Firmer markets out of the gate last night and holding those gains this morning as traders attempt to put a little bit of risk premium for planting delays back in the market this week.  National corn planting progress on this afternoon’s report should be in the 11-12% range vs. 3% last week, 30% last year and 18% average for this week.  Progress for the April 30th report isn’t likely to show much advance, or at least remain below 20%, which would compare with 43% in 2016, 39% in 2015 and 34% on the 5-yr average.  Most believe there is still no reason for outright panic, despite the forecast, but if progress doesn’t move past 50% by the May 7th report, then things could get interesting.  Most producers will be reluctant to switch acres to soybeans until the calendar gets closer to May 15th, especially considering the speed at which farmers can’t plant corn in 2017.  Thanks to Precision Planting’s new Speed Tubes, corn can be safely placed in the seed trench at speeds of 7.5-9.5 mph.  At 7.5mph, a 16-row corn planter can plant 36 acres/hr, while at 9.5mph it can plant 46 acres of corn per hour.  With corn planters are large as 120 ft, things can get done quickly which should keep producers calm for another 7-10 days.

Lots of data released Friday including the latest Cattle-On-Feed report for feedlot numbers as of April 1st.  On-feed came in at 10.904 million head, or 100.5% of year ago levels vs. expectations for 99.7%.  This was the largest April on-feed number since 2012.  Placements numbers totaled 2.102 million head, or 111.1% of a year ago which was sharply higher than the 106.5% expected by the trade.  These were the largest placements for March on record going back to 1996.  Marketings were also strong at 1.914 million head, or 109.6% of a year ago vs. estimates for 109.4%.  These were the largest March marketings since 2011.  The fat cattle market has been a one-way train higher as of late, hitting new contract highs for the June contract last week and pushing open interest to a new all-time record.  The large spec position in live cattle is now long the most contracts since June of 2014.

Sticking with the COT report, lots of selling in the grains by the large spec trader last week as well with the corn short adding 13,159 contracts to put their net short at -165,740 contracts.  In soybeans, funds added 19,357 contracts to their net short which now stands at -73,949 contracts, the largest since 3/1/2016.  The wheat selling took the cake, however, as funds added 14,822 contracts to put their net short at a new record of -172,876 contracts.  The combined grain and oilseed large spec position is now -494,666 contracts, the largest since March of 2016.  While the large spec selling has been impressive, so too has the commercial buying which has been fresh longs being initiated as opposed to just short-covering.  The Gross Commercial Long in soybeans is a new record, while corn is within 20,000 contracts of a new record and Chicago wheat is within 17,000 contracts.  Would appear as though commercials are seeing value at these price levels and adding to futures exposure.  One other quick note, the index fund in Chicago wheat continues to buy, pushing that position to +141,546 contracts, the largest since August 12th, 2014.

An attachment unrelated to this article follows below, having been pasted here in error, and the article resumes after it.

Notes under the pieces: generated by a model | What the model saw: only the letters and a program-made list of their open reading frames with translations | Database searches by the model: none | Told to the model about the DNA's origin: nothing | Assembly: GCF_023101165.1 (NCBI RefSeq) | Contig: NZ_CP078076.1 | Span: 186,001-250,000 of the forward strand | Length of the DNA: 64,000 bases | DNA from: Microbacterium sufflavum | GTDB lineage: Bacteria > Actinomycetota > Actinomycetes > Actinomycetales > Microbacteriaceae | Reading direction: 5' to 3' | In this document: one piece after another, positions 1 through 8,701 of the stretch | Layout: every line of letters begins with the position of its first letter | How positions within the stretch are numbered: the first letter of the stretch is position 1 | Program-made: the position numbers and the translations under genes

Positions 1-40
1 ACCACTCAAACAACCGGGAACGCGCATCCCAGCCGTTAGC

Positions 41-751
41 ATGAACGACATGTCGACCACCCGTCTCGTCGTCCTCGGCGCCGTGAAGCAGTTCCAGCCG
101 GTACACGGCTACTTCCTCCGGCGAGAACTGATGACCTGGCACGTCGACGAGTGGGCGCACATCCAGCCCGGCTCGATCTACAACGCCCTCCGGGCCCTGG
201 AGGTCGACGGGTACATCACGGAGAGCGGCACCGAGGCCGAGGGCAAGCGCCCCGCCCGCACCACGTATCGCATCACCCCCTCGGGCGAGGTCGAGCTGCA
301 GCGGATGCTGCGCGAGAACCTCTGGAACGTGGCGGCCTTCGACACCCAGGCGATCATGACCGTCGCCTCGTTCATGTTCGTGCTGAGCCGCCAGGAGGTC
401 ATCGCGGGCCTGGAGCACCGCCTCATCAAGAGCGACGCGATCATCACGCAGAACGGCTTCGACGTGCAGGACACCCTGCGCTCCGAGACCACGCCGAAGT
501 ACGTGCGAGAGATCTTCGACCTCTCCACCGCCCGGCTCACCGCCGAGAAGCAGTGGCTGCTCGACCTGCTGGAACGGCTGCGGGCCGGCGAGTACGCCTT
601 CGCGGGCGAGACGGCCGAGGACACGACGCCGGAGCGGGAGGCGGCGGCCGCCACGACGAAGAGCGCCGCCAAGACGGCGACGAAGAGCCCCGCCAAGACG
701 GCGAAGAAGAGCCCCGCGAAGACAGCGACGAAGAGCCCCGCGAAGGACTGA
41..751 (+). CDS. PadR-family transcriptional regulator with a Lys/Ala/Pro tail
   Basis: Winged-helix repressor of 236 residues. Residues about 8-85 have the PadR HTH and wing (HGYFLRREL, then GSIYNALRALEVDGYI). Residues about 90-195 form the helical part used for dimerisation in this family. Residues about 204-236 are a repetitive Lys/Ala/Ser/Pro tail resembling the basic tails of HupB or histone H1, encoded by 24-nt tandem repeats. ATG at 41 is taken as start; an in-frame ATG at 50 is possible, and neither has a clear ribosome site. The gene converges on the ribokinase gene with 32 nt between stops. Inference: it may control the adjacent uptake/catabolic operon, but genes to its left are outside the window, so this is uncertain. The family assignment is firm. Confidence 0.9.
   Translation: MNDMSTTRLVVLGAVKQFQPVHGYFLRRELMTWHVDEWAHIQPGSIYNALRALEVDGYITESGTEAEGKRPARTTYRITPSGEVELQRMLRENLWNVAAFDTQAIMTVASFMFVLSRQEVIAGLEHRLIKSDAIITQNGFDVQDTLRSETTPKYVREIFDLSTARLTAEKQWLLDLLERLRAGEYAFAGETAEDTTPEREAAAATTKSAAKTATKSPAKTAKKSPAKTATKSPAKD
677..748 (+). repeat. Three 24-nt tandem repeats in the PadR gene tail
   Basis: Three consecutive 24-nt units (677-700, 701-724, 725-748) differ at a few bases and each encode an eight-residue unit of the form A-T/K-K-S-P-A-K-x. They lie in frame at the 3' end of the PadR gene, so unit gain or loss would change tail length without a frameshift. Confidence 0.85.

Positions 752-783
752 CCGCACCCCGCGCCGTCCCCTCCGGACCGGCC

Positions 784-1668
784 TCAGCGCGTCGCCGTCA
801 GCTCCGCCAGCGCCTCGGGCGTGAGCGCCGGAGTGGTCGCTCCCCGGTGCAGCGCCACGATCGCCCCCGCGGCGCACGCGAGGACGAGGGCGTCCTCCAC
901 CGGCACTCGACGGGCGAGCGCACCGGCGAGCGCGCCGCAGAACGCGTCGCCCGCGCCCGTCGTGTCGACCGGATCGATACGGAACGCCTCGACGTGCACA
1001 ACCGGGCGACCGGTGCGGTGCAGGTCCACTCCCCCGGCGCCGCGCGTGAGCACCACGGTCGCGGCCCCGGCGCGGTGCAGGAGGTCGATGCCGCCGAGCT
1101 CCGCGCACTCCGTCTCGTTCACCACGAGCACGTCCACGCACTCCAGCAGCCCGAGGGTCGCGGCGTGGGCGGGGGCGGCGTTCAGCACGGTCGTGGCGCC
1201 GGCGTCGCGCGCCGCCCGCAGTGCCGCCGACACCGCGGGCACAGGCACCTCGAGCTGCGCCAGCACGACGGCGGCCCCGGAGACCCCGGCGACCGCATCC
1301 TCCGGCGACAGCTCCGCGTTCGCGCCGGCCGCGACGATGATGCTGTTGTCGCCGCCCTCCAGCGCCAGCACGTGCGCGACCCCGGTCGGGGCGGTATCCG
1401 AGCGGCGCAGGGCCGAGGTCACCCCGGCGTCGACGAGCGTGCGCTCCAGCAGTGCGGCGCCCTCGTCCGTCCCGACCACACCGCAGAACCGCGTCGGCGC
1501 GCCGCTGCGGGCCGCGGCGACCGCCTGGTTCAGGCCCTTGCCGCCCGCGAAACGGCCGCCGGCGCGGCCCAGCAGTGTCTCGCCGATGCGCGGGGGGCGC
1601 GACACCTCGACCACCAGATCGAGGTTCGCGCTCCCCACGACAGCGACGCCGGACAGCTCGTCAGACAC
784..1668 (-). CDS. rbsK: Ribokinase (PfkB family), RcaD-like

StatsCan released their Principal Field Crop Area as of March 31st this past Friday with some of the results a bit surprising relative to trade expectations.  For wheat, farmers are expected to plant 23.2 million acres of all wheat which is relatively unchanged from a year ago vs. ideas closer to 22.0 million.  Alberta is seen increasing area by 10.0%, while Saskatchewan is down 2.7% and Manitoba is down 9.0% from 2016.  Winter wheat and durum saw declines while spring wheat saw a 1.2 million acre increase from a year ago.  Canola acres are seen up 9.9% to 22.4 million, which if realized would be the largest on record.  Strong price incentives since harvest have made this acreage a proverbial slam dunk.  Other notable changes included soybean acres up 27% from a year ago at 7.0 million acres, barley acres down 8.0% to 5.9 million, oat acres up 20% to 3.4 million and lentil acres down 25% to 4.385 million.

 

Bottom Line: The short positions held by the managed fund community are larger than the trade was expecting, and when combined with the current forecasts should help support prices this week.  Producers won’t be in any hurry to sell grain of any kind until they can get back to planting, which could be a week or better.  The US farmer planted 45% of the national corn crop in one week back in 2010, so the ability to catch up is present.  Too much commercial buying and the fund positioning looks eerily similar to last year when they were forced to cover big in June.  Stay nimble.

 

Good Luck Today.

Tregg Cronin

Market Analyst

Tregg.Cronin@halocommodities.com

www.halocommodities.com

@5thWave_tcronin

 

 

COMMODITY TRADING INVOLVES RISK AND MAY NOT BE SUITABLE FOR ALL RECEIPIENTS OF THIS EMAIL. Neither the information presented, nor any opinions expressed, constitutes a solicitation for the purchase or sale of any commodities. The thoughts expressed in this email and basic data from which they are derived are believed to be reliable, but cannot be guaranteed due to uncertainty about future events and complexities surrounding commodity markets. Those acting on the information are responsible for their own actions.